Review by octopus-4
SPECIAL COLLABORATOR RIO/Avant/Zeuhl,Neo & Post/Math Teams
4 stars After having loved "On Little Known Frequency" I've found an used copied of this "Impossible Leap". Their personal style shows to be already a band's trademark even with the screamed vocals (not growl, just scream) which almost disapeeared in the two further studio releases to be replaced by speeches. Speech is in any case already present with the strong political contents narrated over a post-rock base with some little hints of Grunge here and there.

Nothing to do with Seattle, their post-rock reminds me, as well as their other albums, to a band that I quite loved in the 80s: the "Felt", at least in the most relaxed and acoustic parts.

"Shapeshooter" is an "unstructured" track, in the sense that it doesn't follow the usual song structure but it's neither a suite or a patchwork of different things as sometimes happens in prog. There's not much "circularity" but the various different pieces are a natural progression. There are no detached moments or fillers or interludes. This is a track which starts in a way and end in a different one.

"From the Mountains to the Prairies" is unstructured as well, but on this track I perceive the "patchwork" effect as the transitions are not very smooth. One remarkable thing is how musically skilled the trio is. Pay attention to the funky-like bass line. The third section of this track, the slow one with a nice guitar harping, releaxed drums and a good bass work fits very well with the speeches and after the words, I still think to "Red Indians" by Felt. The two tracks are very different, it's the mood which is similar. Relistening better, the only rude transition is the first, that makes it effectively more similar in the "unstructure" to the opener.

The short "Quiet Before" could have been joined to the previous track as it fades into this one. The eight guitar chords on which it's based are hypnotic, while the bass changes them into different chords (minors, sevenths and so on) and the drums overcome in the final part leading it to the end fading into "Spice Must Flow". A bluesy track in major chords on which the speech fits very well. The lazy rhythm is transformed by the odd signature brought in by the bass and later by the drum accents. It becomes darker in the second half when even some growl, or better, hard scream appears. Then a repetitive guitar riff is brought into chaos by a drum crescendo. I think it's the best album's track (but it's mainly because I like dark things).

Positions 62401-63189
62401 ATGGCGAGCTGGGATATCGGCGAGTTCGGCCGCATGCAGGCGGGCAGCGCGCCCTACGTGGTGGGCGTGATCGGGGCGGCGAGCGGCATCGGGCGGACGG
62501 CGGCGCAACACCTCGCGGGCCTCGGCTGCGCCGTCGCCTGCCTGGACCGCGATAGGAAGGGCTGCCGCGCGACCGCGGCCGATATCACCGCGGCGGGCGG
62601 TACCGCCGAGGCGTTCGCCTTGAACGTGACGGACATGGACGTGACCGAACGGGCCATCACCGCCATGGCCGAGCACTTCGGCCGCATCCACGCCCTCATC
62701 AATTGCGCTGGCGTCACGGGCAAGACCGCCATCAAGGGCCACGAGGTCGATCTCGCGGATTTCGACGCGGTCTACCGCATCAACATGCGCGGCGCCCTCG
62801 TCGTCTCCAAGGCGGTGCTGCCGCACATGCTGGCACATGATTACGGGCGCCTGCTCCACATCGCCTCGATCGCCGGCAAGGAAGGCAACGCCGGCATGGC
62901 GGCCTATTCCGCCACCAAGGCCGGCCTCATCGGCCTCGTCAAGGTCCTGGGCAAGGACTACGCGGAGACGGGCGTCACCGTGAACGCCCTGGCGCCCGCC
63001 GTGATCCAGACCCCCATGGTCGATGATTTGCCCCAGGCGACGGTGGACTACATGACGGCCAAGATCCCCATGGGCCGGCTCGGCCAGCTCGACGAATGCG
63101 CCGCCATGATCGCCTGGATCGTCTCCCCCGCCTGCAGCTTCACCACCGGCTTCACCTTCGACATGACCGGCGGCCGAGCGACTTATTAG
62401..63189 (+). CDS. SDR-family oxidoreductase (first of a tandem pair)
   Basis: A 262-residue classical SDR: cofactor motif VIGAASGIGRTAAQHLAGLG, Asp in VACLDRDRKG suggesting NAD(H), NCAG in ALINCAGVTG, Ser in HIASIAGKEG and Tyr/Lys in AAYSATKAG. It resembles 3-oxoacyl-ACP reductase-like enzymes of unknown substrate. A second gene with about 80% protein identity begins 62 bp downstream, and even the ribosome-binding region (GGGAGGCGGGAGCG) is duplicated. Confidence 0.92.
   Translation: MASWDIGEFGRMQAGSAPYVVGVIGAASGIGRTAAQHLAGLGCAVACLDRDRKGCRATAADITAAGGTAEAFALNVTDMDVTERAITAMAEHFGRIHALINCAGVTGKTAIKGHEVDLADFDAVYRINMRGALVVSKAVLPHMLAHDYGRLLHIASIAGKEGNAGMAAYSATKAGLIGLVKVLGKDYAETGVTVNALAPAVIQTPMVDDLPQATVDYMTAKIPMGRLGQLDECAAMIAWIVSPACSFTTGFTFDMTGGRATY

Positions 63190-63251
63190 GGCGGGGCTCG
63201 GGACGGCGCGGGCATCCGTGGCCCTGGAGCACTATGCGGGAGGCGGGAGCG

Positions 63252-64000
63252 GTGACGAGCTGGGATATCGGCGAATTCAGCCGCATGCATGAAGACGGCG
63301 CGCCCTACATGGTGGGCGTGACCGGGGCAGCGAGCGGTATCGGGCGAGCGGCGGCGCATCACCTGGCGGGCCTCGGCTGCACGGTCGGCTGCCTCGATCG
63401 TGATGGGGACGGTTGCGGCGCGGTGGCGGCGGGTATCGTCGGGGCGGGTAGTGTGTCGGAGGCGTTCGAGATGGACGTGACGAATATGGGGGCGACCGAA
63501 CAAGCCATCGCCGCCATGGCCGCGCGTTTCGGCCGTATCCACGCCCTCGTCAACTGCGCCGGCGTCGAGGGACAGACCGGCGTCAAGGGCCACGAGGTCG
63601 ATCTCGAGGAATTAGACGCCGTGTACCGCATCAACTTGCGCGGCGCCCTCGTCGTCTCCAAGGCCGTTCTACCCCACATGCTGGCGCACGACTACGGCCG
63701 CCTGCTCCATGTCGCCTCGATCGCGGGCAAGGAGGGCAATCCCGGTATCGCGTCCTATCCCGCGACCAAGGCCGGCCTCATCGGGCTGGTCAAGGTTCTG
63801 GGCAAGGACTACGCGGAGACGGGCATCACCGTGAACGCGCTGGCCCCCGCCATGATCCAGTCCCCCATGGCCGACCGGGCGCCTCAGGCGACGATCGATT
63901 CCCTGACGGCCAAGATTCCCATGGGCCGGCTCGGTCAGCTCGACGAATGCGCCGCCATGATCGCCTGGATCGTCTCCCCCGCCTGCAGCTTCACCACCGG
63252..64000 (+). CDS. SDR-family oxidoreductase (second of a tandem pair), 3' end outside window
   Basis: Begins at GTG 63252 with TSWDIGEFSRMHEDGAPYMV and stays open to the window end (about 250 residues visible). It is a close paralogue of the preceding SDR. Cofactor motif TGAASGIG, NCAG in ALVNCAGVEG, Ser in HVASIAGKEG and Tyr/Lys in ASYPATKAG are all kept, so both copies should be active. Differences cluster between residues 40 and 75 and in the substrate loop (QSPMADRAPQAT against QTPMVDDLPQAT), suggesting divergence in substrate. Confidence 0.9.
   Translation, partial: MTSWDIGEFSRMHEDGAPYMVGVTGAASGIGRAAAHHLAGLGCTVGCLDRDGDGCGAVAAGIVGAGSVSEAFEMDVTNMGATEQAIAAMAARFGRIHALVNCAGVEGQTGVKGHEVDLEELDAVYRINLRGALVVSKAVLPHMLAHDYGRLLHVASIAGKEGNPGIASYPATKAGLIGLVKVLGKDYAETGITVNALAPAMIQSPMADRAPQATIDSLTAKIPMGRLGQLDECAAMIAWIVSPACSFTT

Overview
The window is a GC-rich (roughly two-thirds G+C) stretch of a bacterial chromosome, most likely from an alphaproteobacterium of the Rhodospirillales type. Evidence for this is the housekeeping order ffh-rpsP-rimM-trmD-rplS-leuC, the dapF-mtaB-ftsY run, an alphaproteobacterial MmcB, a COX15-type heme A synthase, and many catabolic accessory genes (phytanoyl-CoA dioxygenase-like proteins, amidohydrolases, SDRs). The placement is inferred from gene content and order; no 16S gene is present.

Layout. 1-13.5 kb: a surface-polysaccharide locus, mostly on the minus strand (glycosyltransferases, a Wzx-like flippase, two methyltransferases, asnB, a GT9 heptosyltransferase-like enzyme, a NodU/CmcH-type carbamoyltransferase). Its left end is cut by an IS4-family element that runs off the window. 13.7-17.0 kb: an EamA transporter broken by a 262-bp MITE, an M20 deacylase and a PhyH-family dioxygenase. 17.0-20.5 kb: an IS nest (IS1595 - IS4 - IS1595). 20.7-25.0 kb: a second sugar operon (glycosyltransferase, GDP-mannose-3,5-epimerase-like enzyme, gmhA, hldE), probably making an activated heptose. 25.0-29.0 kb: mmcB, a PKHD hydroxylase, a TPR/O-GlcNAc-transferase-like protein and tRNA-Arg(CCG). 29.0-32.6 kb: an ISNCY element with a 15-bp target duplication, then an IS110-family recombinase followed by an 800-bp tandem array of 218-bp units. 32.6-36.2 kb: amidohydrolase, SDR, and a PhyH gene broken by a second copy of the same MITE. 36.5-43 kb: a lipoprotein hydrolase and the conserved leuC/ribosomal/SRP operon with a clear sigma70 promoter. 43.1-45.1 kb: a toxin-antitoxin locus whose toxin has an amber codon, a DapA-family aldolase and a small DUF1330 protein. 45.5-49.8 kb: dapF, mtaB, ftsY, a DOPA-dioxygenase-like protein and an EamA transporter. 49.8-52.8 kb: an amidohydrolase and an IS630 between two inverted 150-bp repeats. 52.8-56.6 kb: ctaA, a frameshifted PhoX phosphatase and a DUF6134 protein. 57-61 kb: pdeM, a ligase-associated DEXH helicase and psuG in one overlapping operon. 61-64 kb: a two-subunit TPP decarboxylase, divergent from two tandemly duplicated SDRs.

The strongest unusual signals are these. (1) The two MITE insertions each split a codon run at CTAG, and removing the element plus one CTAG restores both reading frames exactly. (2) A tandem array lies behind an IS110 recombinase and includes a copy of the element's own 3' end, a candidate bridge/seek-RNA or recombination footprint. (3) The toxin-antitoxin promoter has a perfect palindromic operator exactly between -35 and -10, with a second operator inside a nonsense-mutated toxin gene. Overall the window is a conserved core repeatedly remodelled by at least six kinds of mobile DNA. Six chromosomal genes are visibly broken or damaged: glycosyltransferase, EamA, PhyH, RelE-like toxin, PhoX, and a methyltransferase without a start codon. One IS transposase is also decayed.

"Comrades And Friends" is driven by a repetitive guitar sequence and a lazy rhythm. A very relaxing song.

On "Old Robes" we can see all the power of a trio. The guitar playing a repetitive part which acts both as main theme and rhythmic base, but without subtracting anything from the bass and drums duties. As in the other tracks the speeches fit very well with the slow parts, like the music is put a little in the background to give room and relevance to the speech, then when it's finished a more intense and rhythmated part arrives. In particular, the way guitar is played in this section makes me think to early Wishbone Ash. There's a similar playing on Pilgrimage even though I don't remember exactly on which track (or may it be on Argus?). There's more circularity on this track to demonstrate that when FMTM want to make something structured, they are able to. It has impressed me the fact that when the keyboard enters the bass is not playing. It means that there's no overdubbing and everything is "really" played. It also mean that the band can perform on live with the same quality of the studio versions without the need of additional players on stage.

There's no transition from that to the closer "To Z". On this track there's a bit of electronic drums, in the beginning, while the bass has I think a bit of chorus. This is the track on which more room is given to bass, however the ensemble works very well and all the things are well integrated.So it's not a trio like Emerson Lake and Power, which sometimes was a keyboard player and two guest (even if great) musicians.

As Overall, this album is as good as their last and the rating I give to it is the same as that.

Latest members reviews

2 stars 1st June, 2021: From Monument to Masses - The Impossible Leap in One Hundred Simple Steps (post-rock, 2003) I have to say I struggled with this, there's just something so offputting about how obnoxiously self-righteous this is. Basically, it's B-Grade math rock with a bunch of pseudo-political ... (read more)

Report this review (#2695093) | Posted by Gallifrey | Wednesday, February 23, 2022 | Review Permanlink